Disaggregated retention and graduation rate data show lower rates for Black male students as compared to other subpopulations at the college. National Student Clearinghouse data shows that the majority of this population does not persist to degree completion. Rather, many cite academic, financial, and/or other family obligations as reasons for dropping out.
The overall project plan will address both the academic reasons for departure and alleviate financial and family responsibility concerns by helping students obtain a credential more quickly. However, the first phase of the project focused on the latter by helping students to complete an associate's degree as a mid-point milestone in their baccalaureate journey. Many students drop out either shortly before they have reached the mid-point or after the second year, having no credential to show for their time spent in school. Completing a degree in just four semesters is a motivator for students to stay one or two more semesters, and it also serves to address students' familial concerns for those who need to leave college to work full-time to support family.
Therefore, the college redesigned its degree completion plans so that all students are directed through an associate's degree within the first four semesters of attendance. Next, the college ordered a customization for the student information system (SIS) to allow for automated associate's degree checks campuswide. Finally, the college alleviated first generation inexperience and financial constraints by waiving students' requirement to apply for an associate's degree and pay a $150 graduation fee.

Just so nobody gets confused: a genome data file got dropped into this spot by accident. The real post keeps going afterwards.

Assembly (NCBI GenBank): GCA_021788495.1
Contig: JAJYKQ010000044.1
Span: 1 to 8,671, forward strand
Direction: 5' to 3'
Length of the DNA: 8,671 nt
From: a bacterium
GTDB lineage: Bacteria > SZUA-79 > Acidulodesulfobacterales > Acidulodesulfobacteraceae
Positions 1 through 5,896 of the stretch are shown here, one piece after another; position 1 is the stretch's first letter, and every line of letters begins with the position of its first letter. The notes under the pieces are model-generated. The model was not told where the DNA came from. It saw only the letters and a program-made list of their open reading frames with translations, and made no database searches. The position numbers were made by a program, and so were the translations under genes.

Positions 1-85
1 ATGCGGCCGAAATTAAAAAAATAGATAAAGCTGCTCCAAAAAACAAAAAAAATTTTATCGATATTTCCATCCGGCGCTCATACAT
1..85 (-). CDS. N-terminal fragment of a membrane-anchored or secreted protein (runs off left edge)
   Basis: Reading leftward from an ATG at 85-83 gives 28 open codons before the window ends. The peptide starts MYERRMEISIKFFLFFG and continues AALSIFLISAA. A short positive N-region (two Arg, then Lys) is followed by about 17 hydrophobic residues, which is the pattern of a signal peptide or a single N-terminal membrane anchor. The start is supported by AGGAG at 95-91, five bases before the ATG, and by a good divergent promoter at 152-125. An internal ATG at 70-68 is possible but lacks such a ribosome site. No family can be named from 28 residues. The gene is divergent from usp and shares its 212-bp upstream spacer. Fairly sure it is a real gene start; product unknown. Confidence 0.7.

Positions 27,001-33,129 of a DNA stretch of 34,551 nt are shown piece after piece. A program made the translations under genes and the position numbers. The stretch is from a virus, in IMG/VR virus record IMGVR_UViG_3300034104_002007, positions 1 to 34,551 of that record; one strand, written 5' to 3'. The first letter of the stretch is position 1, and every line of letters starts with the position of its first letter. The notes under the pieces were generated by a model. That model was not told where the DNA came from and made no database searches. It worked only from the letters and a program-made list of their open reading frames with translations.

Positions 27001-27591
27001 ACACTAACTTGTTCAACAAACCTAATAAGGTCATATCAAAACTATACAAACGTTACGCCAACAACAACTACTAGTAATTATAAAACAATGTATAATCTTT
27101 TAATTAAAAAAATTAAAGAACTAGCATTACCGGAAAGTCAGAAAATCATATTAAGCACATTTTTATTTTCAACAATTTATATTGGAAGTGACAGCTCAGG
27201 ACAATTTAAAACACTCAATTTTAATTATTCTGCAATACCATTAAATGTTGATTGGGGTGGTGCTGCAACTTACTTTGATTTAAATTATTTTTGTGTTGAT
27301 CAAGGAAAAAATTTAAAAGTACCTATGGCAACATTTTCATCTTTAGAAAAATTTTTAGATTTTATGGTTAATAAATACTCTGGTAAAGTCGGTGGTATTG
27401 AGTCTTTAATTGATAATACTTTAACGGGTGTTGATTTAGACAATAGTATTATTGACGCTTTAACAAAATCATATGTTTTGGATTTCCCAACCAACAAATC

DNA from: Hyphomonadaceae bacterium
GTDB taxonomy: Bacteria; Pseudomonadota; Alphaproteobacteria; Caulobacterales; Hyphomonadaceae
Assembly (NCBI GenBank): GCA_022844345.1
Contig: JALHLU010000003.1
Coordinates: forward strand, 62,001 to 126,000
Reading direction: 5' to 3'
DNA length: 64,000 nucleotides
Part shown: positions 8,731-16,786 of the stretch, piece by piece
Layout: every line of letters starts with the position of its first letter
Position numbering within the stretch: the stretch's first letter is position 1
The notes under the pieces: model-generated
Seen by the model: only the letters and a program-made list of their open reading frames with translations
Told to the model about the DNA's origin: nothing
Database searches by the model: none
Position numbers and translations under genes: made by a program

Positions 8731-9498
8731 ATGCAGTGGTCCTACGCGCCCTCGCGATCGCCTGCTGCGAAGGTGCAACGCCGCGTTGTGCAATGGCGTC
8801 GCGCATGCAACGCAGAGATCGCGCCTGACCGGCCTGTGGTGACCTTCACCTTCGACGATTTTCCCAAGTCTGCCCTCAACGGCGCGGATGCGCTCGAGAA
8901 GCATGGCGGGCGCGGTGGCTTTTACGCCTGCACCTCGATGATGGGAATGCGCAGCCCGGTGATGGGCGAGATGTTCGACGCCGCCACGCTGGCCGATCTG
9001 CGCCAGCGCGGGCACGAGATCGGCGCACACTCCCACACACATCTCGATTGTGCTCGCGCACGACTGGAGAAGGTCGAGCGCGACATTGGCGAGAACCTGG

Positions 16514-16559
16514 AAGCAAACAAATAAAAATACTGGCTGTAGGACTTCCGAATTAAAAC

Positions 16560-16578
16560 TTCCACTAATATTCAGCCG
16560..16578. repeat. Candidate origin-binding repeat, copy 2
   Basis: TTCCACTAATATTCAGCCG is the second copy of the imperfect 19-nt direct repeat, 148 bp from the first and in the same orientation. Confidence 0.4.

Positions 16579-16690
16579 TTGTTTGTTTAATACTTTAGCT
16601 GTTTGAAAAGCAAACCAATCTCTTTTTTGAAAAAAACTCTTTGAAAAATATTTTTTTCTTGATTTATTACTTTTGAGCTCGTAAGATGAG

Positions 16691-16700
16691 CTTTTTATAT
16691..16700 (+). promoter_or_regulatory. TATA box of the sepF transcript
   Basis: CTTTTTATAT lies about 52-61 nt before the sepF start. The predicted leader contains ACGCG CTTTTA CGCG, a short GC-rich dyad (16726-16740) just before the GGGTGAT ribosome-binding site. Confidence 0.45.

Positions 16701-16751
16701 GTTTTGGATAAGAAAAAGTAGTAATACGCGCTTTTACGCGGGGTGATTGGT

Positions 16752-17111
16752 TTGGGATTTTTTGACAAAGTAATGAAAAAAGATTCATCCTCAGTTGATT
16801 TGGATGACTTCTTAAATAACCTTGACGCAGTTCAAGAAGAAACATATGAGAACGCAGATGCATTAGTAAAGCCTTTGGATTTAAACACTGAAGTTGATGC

The college automatically awarded 51 associate's degrees in the 2022-2023 academic year utilizing the new system. Twenty-two percent of students receiving AAs this year were Black males, increasing the number of Black male degree completers by 111% as compared to last year. Some students even participated in the annual commencement ceremony to celebrate this milestone achievement.
Initial plans to address academic reasons for dropping out were delayed. This has become a full-scale project in itself that will begin in the 2024-2025 academic year. The college applied for a federal grant to aid in this endeavor. Plans were laid to establish a freshman cohort system in which students are grouped by "meta majors." In addition to the roll out of a freshman academy cohort system, the project includes changes to freshman classes to include assignments related to students' majors, followed by a trial of specs grading for freshman courses.